Watching Uncle Irving get mad was like watching a volcano erupt in slow motion. It started in the hands, which clenched into tight little fists. Then red spread up the neck, around each ear, onto the face. Finally, words poured from the mouth. The words weren’t nasty. There were just a lot of them. To a child of 8, the overall effect was impressive.
Once I asked my father about his brother. “Well,” he said, a smile playing on his lips, “Irving has always had a short fuse.” My father, in contrast, had a long fuse. He was even and steady, a man who planted terrariums in great, green glass bottles while waiting for spring. He had a center of gravity that grounded us all.
Patience marks the difference between the two men, one short-tempered and the other long-tempered. That difference points toward the Spirit’s temper. My uncle’s explosions show the real enemy of patience to be anger, not impatience. He wanted what he wanted when he wanted it. Frustrated in that, he simply blew up. Instinct unleashes anger whenever things don’t go our way.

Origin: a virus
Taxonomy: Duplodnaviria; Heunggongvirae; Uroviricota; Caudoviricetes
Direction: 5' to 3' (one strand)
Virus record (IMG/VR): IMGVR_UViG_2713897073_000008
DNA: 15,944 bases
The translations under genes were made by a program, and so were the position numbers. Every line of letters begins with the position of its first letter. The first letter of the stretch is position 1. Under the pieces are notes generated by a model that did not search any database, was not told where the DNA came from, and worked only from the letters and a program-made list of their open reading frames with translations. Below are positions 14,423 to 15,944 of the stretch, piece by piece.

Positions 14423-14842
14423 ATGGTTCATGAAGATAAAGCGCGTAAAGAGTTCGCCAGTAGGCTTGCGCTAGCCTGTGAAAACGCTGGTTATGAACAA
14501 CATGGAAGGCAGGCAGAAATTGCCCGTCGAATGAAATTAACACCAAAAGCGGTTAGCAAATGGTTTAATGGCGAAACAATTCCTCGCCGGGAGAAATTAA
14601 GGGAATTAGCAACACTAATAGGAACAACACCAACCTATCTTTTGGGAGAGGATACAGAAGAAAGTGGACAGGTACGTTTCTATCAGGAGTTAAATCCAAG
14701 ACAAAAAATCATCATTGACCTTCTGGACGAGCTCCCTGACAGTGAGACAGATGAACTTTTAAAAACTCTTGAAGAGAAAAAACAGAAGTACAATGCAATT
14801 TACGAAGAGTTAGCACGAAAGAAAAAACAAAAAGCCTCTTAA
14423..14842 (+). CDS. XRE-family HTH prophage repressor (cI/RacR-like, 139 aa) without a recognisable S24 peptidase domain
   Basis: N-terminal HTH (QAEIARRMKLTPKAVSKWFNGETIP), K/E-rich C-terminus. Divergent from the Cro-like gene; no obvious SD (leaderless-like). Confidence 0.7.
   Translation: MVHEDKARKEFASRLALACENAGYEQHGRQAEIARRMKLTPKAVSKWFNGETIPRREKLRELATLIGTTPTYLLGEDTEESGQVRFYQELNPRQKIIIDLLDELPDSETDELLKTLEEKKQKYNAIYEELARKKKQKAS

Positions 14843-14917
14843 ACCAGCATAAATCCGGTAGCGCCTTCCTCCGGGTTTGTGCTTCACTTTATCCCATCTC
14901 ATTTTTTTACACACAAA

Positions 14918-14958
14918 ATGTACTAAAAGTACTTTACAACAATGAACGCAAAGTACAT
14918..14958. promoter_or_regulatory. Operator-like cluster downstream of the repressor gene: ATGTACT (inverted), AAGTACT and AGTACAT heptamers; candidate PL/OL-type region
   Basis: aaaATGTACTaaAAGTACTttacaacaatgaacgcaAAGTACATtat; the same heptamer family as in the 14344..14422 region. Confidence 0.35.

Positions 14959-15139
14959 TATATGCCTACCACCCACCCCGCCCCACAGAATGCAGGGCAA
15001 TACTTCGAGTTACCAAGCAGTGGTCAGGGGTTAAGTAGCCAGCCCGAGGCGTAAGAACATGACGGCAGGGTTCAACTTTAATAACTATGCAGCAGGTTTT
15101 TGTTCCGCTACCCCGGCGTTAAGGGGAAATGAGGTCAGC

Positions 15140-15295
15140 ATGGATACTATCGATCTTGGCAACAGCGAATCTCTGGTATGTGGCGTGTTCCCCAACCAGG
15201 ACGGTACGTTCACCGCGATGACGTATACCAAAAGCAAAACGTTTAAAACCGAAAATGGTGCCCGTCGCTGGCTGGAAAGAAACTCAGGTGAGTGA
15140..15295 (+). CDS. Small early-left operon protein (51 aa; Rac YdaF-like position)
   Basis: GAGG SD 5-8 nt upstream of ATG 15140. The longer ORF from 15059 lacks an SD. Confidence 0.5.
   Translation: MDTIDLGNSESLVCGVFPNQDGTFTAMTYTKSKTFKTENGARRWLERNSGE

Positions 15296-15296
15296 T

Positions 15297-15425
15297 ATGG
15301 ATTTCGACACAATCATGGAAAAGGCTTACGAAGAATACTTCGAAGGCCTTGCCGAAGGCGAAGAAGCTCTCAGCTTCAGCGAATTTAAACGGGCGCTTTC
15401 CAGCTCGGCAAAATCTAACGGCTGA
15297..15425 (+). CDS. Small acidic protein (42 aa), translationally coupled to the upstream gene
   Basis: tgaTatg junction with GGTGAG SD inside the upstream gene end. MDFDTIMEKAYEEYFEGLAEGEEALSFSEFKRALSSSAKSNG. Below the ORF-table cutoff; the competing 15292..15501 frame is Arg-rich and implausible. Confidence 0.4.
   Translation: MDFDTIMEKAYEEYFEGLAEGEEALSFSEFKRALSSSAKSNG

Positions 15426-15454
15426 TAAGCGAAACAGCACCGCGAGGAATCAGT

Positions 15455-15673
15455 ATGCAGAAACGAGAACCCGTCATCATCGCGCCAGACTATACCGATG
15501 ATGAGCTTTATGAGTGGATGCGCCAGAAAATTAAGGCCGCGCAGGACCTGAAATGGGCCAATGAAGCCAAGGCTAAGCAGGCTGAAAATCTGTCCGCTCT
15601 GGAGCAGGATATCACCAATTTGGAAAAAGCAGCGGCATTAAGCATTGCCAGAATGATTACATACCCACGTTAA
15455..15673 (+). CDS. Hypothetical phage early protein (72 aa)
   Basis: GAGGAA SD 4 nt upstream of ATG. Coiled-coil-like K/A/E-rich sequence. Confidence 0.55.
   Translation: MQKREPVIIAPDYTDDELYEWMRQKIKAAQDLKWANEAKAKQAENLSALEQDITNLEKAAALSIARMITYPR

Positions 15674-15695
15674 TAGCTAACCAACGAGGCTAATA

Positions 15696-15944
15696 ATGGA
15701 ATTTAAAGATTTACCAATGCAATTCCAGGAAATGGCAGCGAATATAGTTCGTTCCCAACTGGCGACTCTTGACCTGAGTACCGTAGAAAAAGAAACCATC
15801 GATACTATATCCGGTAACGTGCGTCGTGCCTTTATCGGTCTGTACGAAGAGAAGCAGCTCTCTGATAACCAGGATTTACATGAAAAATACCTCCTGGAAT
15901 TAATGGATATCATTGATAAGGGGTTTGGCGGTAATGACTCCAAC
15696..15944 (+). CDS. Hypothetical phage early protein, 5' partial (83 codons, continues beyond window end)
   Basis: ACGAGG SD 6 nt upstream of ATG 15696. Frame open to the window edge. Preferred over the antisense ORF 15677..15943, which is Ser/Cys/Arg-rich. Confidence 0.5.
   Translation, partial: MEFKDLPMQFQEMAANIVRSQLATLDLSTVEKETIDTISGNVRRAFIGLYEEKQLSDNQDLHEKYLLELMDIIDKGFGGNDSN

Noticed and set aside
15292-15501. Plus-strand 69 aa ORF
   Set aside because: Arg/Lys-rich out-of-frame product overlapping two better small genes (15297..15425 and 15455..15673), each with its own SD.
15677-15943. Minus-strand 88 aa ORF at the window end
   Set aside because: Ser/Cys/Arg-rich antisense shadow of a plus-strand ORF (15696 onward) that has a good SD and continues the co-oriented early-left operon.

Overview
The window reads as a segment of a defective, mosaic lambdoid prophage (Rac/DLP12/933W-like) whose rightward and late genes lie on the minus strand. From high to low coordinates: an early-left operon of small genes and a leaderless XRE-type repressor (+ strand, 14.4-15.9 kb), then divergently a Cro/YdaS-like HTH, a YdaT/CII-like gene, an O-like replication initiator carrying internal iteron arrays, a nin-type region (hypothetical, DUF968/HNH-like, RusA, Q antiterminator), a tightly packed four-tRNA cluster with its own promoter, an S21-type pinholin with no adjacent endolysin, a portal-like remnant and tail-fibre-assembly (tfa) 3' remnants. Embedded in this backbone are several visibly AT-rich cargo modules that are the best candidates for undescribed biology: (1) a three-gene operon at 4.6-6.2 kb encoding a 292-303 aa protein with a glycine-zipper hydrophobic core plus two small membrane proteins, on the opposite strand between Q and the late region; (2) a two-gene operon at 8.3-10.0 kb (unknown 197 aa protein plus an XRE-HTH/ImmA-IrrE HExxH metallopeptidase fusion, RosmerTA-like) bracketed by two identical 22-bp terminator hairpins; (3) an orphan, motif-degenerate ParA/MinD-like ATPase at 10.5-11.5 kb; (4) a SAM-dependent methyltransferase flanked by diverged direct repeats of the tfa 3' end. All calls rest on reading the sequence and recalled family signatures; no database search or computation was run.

Rage has many disguises. Former British Prime Minister Margaret Thatcher misspoke when she said: “I am extraordinarily patient—provided I get my way in the end.” Thatcher describes not patience but anger thinly veiled. Patience doesn’t count on winning a war of attrition by simply wearing people down. Rather, patience drops a “my way or the highway” posture to make a firm commitment to peace.
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